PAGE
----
Admission Problems for Medicaid Recipients and Attempts to Solve Them
HRD-90-135: Published: Sep 5, 1990. Publicly Released: Sep 5, 1990.
- Full Report:
Pursuant to a congressional request, GAO assessed problems Medicaid recipients faced when trying to gain admission into nursing homes, focusing on: (1) the types of reforms that various states implemented to improve Medicaid recipients' access; and (2) factors that influenced states' willingness to improve access for Medicaid recipients.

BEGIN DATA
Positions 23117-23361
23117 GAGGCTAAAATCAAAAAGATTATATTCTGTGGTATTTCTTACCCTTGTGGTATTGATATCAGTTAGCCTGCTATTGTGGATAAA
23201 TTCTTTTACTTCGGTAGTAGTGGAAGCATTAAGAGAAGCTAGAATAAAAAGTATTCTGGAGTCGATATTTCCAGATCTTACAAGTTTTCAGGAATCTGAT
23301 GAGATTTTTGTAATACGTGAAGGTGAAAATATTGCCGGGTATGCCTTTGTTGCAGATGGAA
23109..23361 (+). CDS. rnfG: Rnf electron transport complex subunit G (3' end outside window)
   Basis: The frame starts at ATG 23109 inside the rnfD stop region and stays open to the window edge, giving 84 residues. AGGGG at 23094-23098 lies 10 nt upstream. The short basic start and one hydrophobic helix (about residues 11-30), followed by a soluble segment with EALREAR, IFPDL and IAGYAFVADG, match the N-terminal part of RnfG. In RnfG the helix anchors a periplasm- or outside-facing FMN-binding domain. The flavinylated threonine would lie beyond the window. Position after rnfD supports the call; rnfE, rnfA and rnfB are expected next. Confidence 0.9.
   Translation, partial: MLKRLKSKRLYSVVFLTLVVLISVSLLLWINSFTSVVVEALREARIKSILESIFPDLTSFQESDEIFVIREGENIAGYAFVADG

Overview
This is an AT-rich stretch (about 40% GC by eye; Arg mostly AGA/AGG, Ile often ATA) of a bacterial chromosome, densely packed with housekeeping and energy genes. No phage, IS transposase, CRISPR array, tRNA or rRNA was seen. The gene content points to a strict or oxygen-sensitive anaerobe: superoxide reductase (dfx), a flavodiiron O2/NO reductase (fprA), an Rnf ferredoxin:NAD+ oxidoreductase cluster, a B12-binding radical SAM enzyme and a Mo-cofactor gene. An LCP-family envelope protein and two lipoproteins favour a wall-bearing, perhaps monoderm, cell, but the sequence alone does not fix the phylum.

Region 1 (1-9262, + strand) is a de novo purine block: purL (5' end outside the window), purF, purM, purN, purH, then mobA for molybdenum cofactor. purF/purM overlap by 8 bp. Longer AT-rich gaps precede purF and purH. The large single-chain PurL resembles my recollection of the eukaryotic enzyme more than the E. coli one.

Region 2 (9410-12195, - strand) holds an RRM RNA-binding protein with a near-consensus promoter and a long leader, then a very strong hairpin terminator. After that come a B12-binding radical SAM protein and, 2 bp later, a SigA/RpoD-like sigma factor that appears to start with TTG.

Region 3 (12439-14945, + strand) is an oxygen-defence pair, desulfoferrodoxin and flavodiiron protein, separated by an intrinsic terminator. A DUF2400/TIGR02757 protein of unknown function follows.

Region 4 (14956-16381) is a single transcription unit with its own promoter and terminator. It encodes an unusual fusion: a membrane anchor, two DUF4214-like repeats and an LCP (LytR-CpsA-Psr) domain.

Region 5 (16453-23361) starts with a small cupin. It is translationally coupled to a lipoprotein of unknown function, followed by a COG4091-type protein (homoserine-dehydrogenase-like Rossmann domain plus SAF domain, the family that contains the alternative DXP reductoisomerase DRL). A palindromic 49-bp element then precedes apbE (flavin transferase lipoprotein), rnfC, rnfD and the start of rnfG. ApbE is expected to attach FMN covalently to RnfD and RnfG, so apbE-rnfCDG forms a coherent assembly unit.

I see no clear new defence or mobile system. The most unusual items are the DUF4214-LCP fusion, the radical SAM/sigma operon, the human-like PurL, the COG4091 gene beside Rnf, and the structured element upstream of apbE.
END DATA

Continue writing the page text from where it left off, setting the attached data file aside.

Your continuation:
GAO found that: (1) in nine states, some Medicaid recipients had more problems getting into nursing homes than comparable private payers; (2) there were no generally accepted measures of access, but some states described nursing home access problems by the length of time it took to gain admission to a nursing home; (3) accessibility problems resulted in increased health care costs, and in one state, waiting time for an available bed increased 55 percent in 1 year, raising the cost of care for those days from $5.7 million to $10.5 million; (4) one state required that Medicaid and private-pay rates be equal, which improved Medicaid recipients' access by removing the financial incentive nursing homes had to select private payers; (5) in a number of states, increasing Medicaid rates or changing the payment systems improved access for Medicaid recipients; (6) one state reported that implementation of a payment system based on care needs improved accessibility for Medicaid recipients requiring extensive care; (7) for financial reasons, states may not be willing to voluntarily improve Medicaid recipients' access to nursing homes through payment reforms or other measures; and (8) regulatory reforms that remove the source of payment as a criterion for admission could improve Medicaid recipients' access, but some officials considered such regulatory reforms inappropriate and ineffective and there was little data available to evaluate the effectiveness of such reforms.